What is going on at the start of Immigrant Song?

📅 Published : - Author : Miroslav Novak
📌 Posted under: Stories

The opening of Led Zeppelin’s “Immigrant Song” grips listeners instantly with a mysterious and powerful build-up that has intrigued fans since its release. As the track begins, there’s a distinctive rising action that sounds almost like a sonic countdown, creating a palpable sense of anticipation before the iconic hammering guitar riff and Robert Plant’s formidable vocals burst into the soundscape.

This enigmatic start to “Immigrant Song” might prompt one to wonder about its origin and purpose. Was it an intentional artistic element or a serendipitous studio quirk?

Led Zeppelin – Immigrant Song (Single, 1970)
Led Zeppelin – Immigrant Song (Single, 1970)

The Hum Explained

Listening closely with headphones or good pair of studio speakers, you can tell that the beginning of the song features a looping sound that becomes louder with each pass. This is our first clue that we’re hearing an echo effect that repeats itself.

You can also hear a clicking noise each time a new layer of background hiss begins, and each click is precisely timed (around 400ms). This basically debunks the “rival” theory that the sound was a result of tracks being manually unmuted by the engineer, as it would be impossible to time them that preciselly.

Lastly, note that the countdown that we hear (“two, three, four”) is separate from this track, and it does not repeat itself.

So, if we consider all this, and look back at the equipment Jimmy Page used back then, like the Maestro Echoplex EP-2, it’s clear that the opening buzz and buildup in “Immigrant Song” come from using an echo effect, and it was mostly likely done on purpose.

Maestro Echoplex EP-2 – the culprit behind the hum noise at the beginning of “Immigrant Song”.

Origins and Creation

“Immigrant Song” is a track infused with the spirit of Viking lore and Norse mythology, all packed into a rock anthem by the legendary band Led Zeppelin. Crafted in the pivotal year of 1970, it marked a bold entry as the opening track for their third album, fittingly named Led Zeppelin III.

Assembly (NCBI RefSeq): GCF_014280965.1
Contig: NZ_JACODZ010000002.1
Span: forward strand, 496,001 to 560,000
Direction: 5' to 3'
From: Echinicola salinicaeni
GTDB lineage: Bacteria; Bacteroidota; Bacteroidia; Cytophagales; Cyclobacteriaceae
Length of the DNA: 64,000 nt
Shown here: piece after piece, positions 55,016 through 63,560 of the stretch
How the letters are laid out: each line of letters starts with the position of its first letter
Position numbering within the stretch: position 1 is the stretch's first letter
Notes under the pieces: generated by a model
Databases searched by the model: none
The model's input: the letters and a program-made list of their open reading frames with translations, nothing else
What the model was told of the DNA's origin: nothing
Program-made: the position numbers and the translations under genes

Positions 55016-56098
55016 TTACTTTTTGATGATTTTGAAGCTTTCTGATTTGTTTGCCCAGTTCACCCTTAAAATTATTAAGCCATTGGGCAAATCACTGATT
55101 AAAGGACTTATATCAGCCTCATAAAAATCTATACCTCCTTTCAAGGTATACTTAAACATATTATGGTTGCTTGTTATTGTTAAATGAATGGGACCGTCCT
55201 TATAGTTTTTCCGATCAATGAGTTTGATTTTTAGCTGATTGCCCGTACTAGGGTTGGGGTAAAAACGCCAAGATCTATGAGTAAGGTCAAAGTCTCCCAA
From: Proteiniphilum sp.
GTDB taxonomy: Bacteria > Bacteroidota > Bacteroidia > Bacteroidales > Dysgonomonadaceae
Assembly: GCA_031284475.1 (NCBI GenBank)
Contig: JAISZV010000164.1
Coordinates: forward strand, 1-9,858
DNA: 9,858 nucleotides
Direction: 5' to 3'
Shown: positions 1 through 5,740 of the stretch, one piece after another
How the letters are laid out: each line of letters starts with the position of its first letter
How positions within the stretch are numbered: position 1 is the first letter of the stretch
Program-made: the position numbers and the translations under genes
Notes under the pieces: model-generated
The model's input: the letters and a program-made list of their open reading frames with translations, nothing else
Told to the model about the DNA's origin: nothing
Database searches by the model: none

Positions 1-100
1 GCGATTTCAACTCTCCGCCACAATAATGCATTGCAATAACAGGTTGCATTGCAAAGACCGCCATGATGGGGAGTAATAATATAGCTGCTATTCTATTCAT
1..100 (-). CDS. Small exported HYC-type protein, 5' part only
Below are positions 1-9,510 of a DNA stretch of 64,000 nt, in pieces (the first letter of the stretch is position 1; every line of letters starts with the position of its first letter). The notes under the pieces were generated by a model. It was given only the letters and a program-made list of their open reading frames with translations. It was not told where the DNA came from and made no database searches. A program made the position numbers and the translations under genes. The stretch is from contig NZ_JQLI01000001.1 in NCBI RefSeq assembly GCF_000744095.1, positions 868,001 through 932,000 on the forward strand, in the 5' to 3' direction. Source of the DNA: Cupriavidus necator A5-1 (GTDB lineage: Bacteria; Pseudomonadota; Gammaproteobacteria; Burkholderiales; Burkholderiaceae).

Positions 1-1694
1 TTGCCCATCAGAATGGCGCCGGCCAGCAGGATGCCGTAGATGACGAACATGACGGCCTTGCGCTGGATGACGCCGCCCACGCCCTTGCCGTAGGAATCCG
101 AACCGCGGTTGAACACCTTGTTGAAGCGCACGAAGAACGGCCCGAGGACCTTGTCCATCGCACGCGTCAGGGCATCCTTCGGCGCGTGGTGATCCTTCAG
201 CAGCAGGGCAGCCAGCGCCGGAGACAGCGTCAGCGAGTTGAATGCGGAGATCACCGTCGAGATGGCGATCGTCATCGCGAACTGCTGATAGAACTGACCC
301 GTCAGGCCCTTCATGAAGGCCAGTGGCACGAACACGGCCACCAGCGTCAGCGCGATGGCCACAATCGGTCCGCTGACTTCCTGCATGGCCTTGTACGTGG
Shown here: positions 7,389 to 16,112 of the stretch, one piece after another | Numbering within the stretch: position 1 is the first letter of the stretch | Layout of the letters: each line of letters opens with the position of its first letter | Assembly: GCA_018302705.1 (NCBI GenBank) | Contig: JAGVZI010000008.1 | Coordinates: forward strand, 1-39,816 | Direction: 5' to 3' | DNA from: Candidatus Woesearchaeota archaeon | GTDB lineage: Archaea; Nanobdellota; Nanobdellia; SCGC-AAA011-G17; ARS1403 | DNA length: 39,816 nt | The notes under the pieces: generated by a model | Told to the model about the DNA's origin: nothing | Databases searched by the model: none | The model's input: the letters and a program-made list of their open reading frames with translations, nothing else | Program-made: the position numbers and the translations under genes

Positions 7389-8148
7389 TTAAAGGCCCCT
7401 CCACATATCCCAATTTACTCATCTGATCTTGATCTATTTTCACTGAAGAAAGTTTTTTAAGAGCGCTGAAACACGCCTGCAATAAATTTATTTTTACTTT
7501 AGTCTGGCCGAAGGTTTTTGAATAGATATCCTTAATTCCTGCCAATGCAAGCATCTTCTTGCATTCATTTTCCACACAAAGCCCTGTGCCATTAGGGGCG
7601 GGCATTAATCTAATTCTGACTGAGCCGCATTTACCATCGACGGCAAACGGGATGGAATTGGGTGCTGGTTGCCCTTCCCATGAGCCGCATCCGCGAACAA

Bron-Yr-Aur, near Machynlleth, the Welsh cottage to which Page and Plant retired in 1970 to write many of the tracks that appeared on the band’s third album

The creative spark for “Immigrant Song” ignited during a concert in ReykjavikIceland. Frontman Robert Plant was moved by the rugged Icelandic landscape, which conjured images of powerful Viking explorers setting sail for conquests and the discovery of new lands. Plant channeled this inspiration into the song’s lyrics, encapsulating the raw essence of seeking out Valhalla, the illustrious hall of fallen warriors.

The song immediately launches into action with a distinctive, howling call to adventure, reminiscent of a Norse war cry. Jimmy Page, the guitarist and producer, is credited with transforming that battle cry into a blistering riff that defines the track’s aggressive sound. “Immigrant Song” was released as a single and swiftly became a beacon for fans, embodying Led Zeppelin‘s potent blend of mysticism and raw musical power.

It was an expression of might, echoing the Viking themes of exploration and conquest, while also serving as a metaphor for Led Zeppelin‘s own artistic expeditions into uncharted territories of rock music.

Cultural Impact and Legacy

Since its release, “Immigrant Song” has been a staple in the concert hall, being both a critical and commercial success. It powered through the Billboard Hot 100, sealing the band’s reputation as giants in the rock band scene of the 1970s. Publications like Rolling Stone have often recognized “Immigrant Song” as a testament to Led Zeppelin’s profound influence on rock music, celebrating its placement in the Top 10 music charts.

Led Zeppelin’s iconic track made a significant resurgence in the 2017 movie Thor: Ragnarok, linking the Norse-inspired lyrics with Marvel’s Norse god Thor in a cinematic context. This integration exemplified the song’s lasting appeal and relevant themes that transcend its original 1970s London origins.

Beyond entertainment, “Immigrant Song” has been adopted educationally in films like School of Rock, where Jack Black famously wielded it as an educational tool. The song has also been interpreted through various covers by notable artists such as Karen OTrent Reznor, and Atticus Ross for the soundtrack of “The Girl With the Dragon Tattoo,” demonstrating its flexibility and enduring appeal across different genres and artistic visions.

The collective enthusiasm of fans worldwide suggests that “Immigrant Song” is more than just a track; it’s a cultural phenomenon that continues to inspire musicians and music lovers, maintaining its position as a hallmark and an homage to the Hammer of the Gods.

Notify of
1 Comment
oldest most voted
Inline Feedbacks
View all comments
24 days ago

Hi there! I’d like to add my hearing experience about this Immigrant Song intro discussion. What I hear is a kick drum with lots of reverb fading in during one bar, then Hell breaks loose, haha. I do not hear “one, two, three, four”, but only “two, three, four” also fading in, so that the “one” is most probably there, but I just cannot hear it. Now, the “two” is hard to tell; but the “three, four” are definitely there.
I used MySpleeter and then played the drum track in GarageBand. I sliced out that one first bar, and played it in loop mode. Only the fact that this “mysterious” build is IN the drum track is quite telling. I’m positive about what I’m saying. No mystery, sorry.